Focus on Climate Change Implications for Water Supplies

Session Description

This session will focus on the effects of enhanced climate change on water supplies. Throughout the world, increased climatic variability has exacerbated floods and droughts. All regions of the world show an overall net negative impact of climate change on water resources and freshwater ecosystems. Areas in which runoff is projected to decline are likely to face a reduction in the value of the services provided by water resources. The beneficial impacts of increased annual runoff in other areas are likely to be tempered in some areas by negative effects of increased precipitation variability and seasonal runoff shifts on water supply, water quality and flood risks (Intergovernmental Panel on Climate Change [IPCC], 2007).

The years 2004 and 2007 marked two of the earliest spring melts on record in the western United States, and 2007 was one of the driest years on record in California. Glaciers are disappearing across the West, and Glacier National Park in Montana may have no glaciers by 2030. Warming temperatures and corresponding shifts from solid to liquid precipitation have profound implications for water supplies and management (

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- Moderator (click to collapse)

Kellogg Schwab

Kellogg Schwab is a Professor in the Bloomberg School of Public Health’s Department of Environmental Health Sciences as well as Director of both The Johns Hopkins University (JHU) Global Water Program (GWP) and the JHU Center for Water and Health. The GWP integrates Hopkins researchers from public health, engineering, behavior, policy, and economic disciplines to address the critical triangle of water, food, and energy with the goal of achieving sustainable, scalable solutions for disparate water needs both internationally and domestically.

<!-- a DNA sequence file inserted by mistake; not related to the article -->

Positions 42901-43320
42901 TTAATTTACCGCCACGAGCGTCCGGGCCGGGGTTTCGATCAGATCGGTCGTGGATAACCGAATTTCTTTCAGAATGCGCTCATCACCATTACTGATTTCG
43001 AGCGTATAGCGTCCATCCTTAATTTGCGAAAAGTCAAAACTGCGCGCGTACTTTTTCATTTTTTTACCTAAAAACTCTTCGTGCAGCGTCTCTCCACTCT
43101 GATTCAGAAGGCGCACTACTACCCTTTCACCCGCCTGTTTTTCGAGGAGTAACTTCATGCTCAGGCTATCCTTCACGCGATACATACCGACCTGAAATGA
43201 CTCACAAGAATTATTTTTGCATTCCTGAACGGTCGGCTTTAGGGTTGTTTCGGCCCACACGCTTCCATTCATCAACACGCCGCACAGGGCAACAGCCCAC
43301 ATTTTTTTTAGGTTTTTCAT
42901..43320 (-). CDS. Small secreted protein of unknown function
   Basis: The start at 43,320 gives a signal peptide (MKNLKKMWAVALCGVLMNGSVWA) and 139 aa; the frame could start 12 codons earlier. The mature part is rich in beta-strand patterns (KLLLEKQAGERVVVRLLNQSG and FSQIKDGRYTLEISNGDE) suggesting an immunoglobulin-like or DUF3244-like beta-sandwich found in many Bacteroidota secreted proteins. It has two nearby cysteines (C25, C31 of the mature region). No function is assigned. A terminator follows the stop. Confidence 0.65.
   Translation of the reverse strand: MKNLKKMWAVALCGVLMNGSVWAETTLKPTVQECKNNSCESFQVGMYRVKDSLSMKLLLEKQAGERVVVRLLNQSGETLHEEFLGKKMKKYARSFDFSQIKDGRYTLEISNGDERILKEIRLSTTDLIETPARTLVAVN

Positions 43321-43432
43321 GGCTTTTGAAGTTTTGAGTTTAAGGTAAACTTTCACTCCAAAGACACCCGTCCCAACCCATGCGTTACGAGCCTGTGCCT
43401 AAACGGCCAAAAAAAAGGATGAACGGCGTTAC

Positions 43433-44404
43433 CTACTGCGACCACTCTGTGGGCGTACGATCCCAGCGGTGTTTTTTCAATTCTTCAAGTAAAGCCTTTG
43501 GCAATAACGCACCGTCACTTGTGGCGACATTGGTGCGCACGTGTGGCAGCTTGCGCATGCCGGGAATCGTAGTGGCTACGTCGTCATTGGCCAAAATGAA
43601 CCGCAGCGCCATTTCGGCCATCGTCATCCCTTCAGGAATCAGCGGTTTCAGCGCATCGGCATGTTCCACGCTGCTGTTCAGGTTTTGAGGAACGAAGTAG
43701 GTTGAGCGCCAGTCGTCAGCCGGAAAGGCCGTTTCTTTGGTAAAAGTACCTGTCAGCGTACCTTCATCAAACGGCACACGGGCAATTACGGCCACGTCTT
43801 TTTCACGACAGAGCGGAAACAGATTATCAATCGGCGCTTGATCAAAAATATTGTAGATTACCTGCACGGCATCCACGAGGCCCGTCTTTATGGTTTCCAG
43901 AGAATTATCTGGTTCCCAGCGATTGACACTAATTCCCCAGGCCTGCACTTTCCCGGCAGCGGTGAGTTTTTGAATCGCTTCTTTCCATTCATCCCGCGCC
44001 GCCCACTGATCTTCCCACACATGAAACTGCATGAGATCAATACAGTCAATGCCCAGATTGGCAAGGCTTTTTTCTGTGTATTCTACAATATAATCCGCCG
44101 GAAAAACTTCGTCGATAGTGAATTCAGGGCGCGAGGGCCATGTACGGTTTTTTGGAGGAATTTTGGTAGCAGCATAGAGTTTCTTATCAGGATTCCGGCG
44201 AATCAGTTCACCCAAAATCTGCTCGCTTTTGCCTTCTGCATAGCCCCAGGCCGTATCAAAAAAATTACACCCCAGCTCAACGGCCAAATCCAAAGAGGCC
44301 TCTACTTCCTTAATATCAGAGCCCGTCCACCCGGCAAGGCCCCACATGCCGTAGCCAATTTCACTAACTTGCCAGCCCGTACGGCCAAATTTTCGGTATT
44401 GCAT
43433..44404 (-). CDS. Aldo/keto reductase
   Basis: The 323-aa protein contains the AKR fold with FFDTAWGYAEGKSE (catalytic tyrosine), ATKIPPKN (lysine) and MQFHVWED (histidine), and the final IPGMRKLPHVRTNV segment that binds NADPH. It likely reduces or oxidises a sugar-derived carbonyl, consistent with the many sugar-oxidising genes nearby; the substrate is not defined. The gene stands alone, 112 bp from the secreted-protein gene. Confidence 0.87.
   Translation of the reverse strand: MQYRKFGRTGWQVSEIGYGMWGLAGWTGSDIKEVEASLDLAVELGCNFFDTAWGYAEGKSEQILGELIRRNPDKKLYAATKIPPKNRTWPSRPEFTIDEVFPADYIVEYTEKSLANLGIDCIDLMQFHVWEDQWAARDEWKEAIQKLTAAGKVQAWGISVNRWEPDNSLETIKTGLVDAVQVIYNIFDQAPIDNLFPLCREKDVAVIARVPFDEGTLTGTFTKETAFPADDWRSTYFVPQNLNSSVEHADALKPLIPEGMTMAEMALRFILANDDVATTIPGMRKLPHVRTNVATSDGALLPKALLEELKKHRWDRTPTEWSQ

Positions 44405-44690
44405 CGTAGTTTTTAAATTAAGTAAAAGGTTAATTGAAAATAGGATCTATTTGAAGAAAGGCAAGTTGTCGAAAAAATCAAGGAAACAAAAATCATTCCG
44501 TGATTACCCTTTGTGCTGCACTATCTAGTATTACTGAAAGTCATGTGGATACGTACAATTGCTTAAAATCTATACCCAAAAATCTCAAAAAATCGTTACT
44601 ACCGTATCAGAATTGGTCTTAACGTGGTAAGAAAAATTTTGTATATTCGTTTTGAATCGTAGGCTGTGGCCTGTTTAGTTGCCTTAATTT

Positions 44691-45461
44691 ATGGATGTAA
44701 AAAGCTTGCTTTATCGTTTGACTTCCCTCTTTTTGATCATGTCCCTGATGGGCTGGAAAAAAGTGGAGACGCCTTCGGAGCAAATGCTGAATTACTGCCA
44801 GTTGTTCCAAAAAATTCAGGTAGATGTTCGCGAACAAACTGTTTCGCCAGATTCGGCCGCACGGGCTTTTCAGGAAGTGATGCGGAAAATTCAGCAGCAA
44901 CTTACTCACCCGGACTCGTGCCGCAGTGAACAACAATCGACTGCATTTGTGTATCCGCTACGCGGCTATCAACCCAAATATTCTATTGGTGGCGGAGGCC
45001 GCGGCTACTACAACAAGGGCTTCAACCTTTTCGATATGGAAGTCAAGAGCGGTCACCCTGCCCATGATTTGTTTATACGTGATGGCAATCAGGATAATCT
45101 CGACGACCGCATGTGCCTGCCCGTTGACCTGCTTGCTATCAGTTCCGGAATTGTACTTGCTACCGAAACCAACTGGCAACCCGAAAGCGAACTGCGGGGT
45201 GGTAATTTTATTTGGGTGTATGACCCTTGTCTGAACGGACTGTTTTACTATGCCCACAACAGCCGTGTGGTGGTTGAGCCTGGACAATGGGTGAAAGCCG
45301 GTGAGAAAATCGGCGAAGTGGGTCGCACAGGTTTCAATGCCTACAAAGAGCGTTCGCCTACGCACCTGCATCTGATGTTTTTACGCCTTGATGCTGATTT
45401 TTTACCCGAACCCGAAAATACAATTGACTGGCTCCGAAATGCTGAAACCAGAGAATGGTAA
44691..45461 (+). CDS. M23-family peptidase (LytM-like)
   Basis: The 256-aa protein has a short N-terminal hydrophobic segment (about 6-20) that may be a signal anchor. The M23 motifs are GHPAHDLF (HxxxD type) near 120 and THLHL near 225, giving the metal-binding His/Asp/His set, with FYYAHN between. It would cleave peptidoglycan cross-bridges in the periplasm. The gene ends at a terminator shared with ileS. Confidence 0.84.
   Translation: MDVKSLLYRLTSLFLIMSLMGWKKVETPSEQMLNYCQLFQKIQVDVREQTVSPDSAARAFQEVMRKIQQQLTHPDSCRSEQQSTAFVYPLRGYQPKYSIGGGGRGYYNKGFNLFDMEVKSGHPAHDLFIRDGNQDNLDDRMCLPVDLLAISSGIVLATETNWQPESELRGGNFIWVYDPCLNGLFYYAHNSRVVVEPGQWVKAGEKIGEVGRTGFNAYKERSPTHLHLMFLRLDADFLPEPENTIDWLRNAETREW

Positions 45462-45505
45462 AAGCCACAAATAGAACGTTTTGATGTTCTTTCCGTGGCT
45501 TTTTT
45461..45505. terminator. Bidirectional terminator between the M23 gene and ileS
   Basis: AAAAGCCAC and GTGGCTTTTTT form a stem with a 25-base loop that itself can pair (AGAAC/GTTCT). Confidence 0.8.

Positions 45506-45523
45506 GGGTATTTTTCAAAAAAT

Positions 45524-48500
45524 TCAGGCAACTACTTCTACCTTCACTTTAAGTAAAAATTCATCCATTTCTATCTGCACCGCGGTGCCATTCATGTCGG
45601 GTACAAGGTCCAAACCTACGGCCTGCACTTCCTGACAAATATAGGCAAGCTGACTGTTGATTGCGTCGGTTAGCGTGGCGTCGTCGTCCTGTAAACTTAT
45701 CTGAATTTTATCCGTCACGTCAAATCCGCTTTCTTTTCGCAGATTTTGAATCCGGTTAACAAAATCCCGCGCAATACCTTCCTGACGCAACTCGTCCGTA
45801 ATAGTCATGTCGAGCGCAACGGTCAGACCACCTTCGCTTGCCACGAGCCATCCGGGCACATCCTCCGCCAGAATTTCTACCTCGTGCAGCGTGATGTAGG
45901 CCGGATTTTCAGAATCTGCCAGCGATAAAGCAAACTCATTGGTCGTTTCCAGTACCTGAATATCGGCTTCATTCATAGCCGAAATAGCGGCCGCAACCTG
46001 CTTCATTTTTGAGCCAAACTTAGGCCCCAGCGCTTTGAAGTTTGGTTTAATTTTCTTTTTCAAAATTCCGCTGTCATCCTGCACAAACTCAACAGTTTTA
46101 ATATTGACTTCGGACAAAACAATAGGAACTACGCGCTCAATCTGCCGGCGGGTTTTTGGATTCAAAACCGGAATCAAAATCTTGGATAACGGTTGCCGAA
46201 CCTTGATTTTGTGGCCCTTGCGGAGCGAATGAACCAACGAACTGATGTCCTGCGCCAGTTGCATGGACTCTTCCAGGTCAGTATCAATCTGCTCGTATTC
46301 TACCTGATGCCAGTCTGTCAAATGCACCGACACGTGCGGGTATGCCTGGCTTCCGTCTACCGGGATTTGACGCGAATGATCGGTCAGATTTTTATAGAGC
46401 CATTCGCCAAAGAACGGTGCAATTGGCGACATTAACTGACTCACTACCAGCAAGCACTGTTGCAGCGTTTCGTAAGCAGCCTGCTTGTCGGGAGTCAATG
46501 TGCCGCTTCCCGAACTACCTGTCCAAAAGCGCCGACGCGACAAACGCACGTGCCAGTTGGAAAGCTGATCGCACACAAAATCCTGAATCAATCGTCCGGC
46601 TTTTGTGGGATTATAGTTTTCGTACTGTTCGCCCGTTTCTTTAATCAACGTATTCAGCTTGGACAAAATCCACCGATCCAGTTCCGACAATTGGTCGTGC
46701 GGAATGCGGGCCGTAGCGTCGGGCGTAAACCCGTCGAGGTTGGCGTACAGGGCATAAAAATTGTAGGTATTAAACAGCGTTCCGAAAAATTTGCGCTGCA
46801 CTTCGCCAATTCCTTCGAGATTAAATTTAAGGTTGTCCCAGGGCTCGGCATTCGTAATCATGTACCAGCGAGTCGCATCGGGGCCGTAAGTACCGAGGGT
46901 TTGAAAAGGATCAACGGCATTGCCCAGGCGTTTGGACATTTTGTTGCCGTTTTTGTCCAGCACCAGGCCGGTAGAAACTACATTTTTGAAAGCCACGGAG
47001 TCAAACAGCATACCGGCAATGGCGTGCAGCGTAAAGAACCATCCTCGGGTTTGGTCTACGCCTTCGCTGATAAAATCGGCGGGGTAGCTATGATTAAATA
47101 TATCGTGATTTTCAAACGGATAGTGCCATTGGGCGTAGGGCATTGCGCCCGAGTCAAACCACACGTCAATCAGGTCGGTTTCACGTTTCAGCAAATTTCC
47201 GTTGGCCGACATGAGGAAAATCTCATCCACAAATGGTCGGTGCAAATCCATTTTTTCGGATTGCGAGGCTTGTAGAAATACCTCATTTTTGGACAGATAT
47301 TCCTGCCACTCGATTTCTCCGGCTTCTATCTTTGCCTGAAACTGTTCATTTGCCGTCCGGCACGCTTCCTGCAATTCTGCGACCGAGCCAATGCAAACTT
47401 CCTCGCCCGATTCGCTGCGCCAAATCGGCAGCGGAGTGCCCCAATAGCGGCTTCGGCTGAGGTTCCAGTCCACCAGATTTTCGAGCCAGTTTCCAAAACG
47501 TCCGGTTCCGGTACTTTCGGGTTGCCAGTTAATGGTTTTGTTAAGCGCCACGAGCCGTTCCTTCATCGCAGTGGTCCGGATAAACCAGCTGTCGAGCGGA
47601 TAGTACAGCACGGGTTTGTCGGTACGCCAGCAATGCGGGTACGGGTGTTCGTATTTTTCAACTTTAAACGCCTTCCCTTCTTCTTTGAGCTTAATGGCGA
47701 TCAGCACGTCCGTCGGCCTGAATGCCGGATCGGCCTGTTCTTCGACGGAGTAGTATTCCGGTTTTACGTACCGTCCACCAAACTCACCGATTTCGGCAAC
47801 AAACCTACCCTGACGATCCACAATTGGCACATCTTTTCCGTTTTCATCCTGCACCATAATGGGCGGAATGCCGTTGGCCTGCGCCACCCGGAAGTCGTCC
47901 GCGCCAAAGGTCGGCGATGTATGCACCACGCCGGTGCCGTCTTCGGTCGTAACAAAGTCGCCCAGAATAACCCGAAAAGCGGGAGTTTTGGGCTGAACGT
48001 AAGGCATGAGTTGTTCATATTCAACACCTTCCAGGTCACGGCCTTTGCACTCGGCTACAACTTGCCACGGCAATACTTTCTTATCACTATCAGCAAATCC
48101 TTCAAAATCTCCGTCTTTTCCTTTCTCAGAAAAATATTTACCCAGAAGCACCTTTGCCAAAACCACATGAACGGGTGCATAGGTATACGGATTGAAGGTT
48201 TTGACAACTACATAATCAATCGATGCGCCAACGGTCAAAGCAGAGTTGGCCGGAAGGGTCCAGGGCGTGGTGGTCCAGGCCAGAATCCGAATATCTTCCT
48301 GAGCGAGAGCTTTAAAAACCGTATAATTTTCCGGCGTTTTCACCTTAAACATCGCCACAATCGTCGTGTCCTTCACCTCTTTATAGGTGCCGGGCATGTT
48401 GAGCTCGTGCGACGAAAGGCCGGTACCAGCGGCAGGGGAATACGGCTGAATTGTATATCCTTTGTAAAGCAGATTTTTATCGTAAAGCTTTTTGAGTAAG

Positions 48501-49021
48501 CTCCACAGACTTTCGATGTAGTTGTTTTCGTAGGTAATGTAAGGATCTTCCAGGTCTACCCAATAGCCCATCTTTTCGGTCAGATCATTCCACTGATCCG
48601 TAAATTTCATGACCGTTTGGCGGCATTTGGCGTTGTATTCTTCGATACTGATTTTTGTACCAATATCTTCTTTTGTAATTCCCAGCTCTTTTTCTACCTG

Dr. Schwab’s research focuses on environmental microbiology and engineering with an emphasis on the fate and transport of pathogenic microorganisms in water, food, and the environment. His current research projects involve improving environmental detection methods for noroviruses. He is also investigating how important human pathogens are transported through environmental media (water, air, and food).


Dr. Schwab has developed and participated in multiple research projects designed to evaluate the public health impacts of improving water access and potable water quality and the effectiveness of point-of-use water treatment. Recent international work has focused on developing field-portable microbial and chemical laboratories that facilitate evidence-based assessments of the point-of-use and community-level water treatment systems providing potable water to individuals in low-income countries.


Ph.D., Public Health, University of North Carolina, 1995
M.S., Public Health, University of North Carolina, 1991
B.S., Biology, University of North Carolina, 1987


Speaker's slides

Slides are attached in pdf.